College Application Season at Leesville in Full Swing

The screen that is the source of all senior excitement and stress. The Common App is a single application that can be sent to over 750 schools nationwide. (Photos courtesy of Ray Youman)

October is a month of transition for North Carolina. The temperature is cooler, but not cold, and Leesville’s football team is just over the halfway point of their season. For many high school seniors, October takes on one additional characteristic: it’s time for them to apply for college.

The college application process has undergone several transformations and revisions throughout the years. Not long ago, our parents and grandparents applied to a few local colleges via individual applications written on paper.

Today, most seniors at Leesville will complete theirs through the Common Application, a single online form that can be submitted to most colleges in North Carolina and across the country. They then choose which colleges they would like to attend based on their interests and comparable majors that the university offers.

Some other popular college options for Leesville students, such as Clemson University or UNC Charlotte, require applications of their own to complete. “I applied to Clemson University and Virginia Tech for engineering… each school has their own separate application,” said Duncan McRae, senior. While this individual application process can be arduous, it allows schools to issue unique essay prompts and questions to its applicants.

The number of colleges one may apply to vary widely throughout our class. Some, certain of their athletic or academic future at a particular school, may apply to just one.

Other students opt to apply to as many colleges as their parents can pay for. “I’m applying to ECU on the Common App and Masters University near LA. I also might apply to Western Carolina and Coastal Carolina,” said Evan Provost, senior. While ECU is located close to home, Master’s is a legacy school attended by his siblings.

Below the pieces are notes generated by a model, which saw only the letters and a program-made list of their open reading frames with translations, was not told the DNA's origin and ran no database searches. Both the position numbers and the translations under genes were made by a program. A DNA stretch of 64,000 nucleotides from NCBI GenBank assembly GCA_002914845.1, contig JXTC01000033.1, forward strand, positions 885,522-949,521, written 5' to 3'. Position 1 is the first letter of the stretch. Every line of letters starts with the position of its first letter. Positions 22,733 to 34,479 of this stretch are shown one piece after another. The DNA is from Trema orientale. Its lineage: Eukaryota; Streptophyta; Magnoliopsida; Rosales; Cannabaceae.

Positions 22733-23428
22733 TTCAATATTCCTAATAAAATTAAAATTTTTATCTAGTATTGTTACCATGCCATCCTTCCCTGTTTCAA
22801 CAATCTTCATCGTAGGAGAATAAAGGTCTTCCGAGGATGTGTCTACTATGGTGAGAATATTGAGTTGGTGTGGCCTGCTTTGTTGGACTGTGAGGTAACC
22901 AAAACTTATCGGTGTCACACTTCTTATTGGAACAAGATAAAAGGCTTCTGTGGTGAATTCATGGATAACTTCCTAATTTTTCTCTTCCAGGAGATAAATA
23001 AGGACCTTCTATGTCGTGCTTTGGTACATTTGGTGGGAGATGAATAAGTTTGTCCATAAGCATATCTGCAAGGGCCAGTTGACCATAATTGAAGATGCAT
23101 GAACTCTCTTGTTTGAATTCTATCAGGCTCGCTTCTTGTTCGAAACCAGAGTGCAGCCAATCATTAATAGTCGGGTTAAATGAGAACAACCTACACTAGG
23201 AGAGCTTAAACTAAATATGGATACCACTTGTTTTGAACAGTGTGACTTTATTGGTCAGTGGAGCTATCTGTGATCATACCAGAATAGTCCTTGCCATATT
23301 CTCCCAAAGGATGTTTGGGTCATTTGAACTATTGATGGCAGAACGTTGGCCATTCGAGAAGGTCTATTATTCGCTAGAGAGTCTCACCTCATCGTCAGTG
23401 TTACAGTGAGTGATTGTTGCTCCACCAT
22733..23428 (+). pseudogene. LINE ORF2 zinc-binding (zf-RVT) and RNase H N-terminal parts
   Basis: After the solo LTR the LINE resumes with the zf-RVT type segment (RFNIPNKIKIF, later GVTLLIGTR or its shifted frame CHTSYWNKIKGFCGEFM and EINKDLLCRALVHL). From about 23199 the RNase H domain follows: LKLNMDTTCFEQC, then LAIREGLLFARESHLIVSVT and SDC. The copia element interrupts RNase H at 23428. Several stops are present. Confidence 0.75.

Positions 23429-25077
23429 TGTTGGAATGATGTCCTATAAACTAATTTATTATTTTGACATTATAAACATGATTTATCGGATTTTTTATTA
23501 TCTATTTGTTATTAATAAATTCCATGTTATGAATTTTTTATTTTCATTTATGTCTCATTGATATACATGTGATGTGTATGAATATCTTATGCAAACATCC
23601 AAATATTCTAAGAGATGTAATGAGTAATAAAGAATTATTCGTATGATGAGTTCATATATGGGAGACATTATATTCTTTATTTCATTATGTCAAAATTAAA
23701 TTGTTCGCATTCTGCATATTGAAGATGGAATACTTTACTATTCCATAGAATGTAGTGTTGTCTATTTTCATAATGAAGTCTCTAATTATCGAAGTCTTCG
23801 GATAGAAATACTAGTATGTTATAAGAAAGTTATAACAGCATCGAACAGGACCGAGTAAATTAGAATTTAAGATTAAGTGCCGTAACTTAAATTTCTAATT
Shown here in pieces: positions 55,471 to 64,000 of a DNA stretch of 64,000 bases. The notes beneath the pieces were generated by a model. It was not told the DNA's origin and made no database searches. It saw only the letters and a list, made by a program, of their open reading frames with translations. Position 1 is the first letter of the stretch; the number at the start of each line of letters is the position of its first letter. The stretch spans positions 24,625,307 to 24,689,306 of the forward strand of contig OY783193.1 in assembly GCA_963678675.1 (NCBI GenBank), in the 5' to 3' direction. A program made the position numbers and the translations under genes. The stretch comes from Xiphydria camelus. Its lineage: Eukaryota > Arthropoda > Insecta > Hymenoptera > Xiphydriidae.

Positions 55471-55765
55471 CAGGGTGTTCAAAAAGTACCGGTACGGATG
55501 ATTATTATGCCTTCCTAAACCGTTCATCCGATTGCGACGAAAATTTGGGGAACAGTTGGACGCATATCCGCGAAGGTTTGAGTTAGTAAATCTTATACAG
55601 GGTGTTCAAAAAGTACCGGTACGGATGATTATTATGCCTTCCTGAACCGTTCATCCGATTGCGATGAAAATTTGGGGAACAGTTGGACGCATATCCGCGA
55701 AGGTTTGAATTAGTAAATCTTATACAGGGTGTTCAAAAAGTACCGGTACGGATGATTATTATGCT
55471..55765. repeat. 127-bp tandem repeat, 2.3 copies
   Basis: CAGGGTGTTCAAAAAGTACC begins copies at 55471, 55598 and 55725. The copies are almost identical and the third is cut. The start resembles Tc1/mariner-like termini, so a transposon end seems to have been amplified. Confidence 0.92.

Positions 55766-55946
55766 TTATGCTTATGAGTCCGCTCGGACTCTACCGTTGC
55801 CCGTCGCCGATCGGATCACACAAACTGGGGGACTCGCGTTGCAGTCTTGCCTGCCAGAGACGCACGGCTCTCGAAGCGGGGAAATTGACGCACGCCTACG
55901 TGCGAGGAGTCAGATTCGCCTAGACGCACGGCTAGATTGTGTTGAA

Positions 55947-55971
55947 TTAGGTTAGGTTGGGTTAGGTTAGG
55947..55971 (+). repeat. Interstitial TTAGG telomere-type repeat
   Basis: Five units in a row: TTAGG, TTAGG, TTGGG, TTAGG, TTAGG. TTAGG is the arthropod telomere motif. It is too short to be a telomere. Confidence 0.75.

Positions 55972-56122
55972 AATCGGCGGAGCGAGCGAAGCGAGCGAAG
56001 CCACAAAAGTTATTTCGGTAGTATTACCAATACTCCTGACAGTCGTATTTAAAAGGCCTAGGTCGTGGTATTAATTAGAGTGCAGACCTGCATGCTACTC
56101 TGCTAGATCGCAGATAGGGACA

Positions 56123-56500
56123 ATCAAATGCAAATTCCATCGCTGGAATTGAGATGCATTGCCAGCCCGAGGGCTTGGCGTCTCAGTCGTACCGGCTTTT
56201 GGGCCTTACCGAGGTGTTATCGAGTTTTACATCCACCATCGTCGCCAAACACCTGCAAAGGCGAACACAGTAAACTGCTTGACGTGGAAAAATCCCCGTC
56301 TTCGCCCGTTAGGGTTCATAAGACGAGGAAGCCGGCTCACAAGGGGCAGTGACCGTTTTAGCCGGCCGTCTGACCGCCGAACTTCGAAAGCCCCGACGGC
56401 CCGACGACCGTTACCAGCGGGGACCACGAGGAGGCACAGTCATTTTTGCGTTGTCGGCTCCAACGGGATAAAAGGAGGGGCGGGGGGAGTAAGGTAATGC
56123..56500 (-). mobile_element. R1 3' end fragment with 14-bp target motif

My list of schools, though narrowed down recently, consists of fifteen colleges from New York to Los Angeles. The expenses to apply to all these schools can rack up quite a bit without application fee waivers or financial aid.

Test scores and GPA tend to have the biggest impact during the application review process. Every kid wants to go to an Ivy League school like Harvard when they’re little, but doing so requires exceptional coursework and extracurricular involvement to achieve. Generally, students should select a “safety” school to apply to, a college that would almost certainly accept you based on these key factors. Another option is to select a “reach” school, which would be hard, but not impossible, to be admitted to based on the same factors. Generally, you should apply to schools whose average scores fall within the range of your own.

The size and demographics of a student body also dictate the choices seniors may make when filling out their applications. Certain schools, such as Meredith College, have single-sex student bodies. Liberal Arts colleges such as Davidson will tend to have much smaller class sizes than that of large, public universities such as NC State, both of which can be a factor depending on the preferred learning environment applicants wish to be in.

The size of a school is also a general indicator of its division status in sports, with the most populated schools playing at the elite “D1” level. This can be a boon to many college bound students looking to unwind after classes.

With all of the buzz and stress going around at application time, it’s reassuring to know that current seniors and future seniors have a bright future beyond that of Leesville Road High School. Whether enrolling in college, taking a gap year to explore educational options and travel, or entering into the workforce, thinking about the next step after high school is encouraging and exciting.


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